Stewardson-area historical tornado activity is near Illinois state average.
Nearest cities: Shumway, IL (2.4 miles ), Strasburg, IL (2.5 miles ), Sigel, IL (2.8 miles ), Beecher City, IL (3.1 miles ), Neoga, IL (3.2 miles ), Effingham, IL (3.3 miles ), Teutopolis, IL (3.5 miles ), Windsor, IL (3.5 miles ). Jones, Alexei Krindatch, Richie Stanley and Richard H.
Verses 1, 3, and 5 of the 1843 edition are in the first person, whereas verses 2, 4, and 7 are in the third.
This reflects the song's intended performance by an entire minstrel troupe.
The last line appears to have been sung in the first person ("Oh my goodness, what'll I do?
): The song is largely Anglo-American in nature, although it has black influences.
Nevertheless, contemporary critics found the song more pleasant than previous minstrel fare.
Musicologist Dale Cockrell argues that the song represents a transition between early minstrel music and the more European-style songs of minstrelsy's later years.
The biography claims that Emmett first played the song in public at a performance by a group of traveling entertainers.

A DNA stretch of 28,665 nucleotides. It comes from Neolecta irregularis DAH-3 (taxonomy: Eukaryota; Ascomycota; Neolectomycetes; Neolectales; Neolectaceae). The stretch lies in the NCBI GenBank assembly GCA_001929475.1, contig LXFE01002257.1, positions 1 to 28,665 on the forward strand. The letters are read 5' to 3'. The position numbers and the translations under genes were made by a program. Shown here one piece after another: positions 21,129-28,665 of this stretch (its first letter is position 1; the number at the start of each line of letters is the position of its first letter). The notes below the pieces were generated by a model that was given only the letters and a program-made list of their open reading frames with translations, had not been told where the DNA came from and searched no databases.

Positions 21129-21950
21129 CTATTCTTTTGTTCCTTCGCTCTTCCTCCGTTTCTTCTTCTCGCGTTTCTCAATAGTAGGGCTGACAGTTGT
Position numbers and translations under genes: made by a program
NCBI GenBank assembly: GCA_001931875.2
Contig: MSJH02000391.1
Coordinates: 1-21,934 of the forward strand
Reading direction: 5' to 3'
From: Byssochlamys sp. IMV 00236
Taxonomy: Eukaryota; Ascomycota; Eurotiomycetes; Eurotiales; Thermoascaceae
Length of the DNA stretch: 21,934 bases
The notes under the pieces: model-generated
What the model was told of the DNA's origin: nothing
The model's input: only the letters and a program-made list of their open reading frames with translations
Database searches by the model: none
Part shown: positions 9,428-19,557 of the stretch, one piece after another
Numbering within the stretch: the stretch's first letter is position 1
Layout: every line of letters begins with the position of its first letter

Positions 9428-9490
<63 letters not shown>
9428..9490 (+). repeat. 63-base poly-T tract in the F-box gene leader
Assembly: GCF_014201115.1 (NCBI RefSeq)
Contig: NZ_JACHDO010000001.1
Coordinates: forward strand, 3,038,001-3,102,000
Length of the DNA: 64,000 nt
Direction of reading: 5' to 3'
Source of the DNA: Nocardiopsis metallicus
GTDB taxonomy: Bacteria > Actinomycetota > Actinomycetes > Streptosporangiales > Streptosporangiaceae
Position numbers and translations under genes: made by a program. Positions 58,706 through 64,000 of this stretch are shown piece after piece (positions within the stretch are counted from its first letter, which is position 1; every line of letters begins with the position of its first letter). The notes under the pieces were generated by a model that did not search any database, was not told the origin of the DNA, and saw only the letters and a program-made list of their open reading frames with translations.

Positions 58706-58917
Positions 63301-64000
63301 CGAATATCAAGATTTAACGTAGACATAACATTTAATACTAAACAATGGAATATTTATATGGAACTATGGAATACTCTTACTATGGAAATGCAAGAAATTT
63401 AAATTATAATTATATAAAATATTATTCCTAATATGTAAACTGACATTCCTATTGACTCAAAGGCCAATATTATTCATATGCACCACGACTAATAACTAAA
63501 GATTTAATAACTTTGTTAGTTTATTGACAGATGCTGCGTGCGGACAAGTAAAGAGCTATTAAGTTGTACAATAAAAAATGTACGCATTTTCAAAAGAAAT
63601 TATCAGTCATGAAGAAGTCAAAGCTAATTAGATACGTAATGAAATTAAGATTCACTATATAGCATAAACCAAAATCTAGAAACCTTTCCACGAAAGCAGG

Contemporary critics certainly noticed the difference. The first performance of the tune (but not lyrics) may have happened as early as 1841.
The song has been alleged to refer to the notorious Daniel Tucker (1575-1625) of Jamestown, Virginia, and Bermuda.
The lead minstrel played Tucker and began the song, but backup singers took over at times to allow Tucker to act out the scenario, dance, and do another comedy bit.
Another version, sung by Charles Edward Carpenter—a Lawrenceburg, Tennessee business man and World War II Veteran (born in Crewstown, TN)—to his children and grandchildren in Middle Tennessee during the mid- to late 1900s speaks of Old Dan Tucker's love of a hard drink.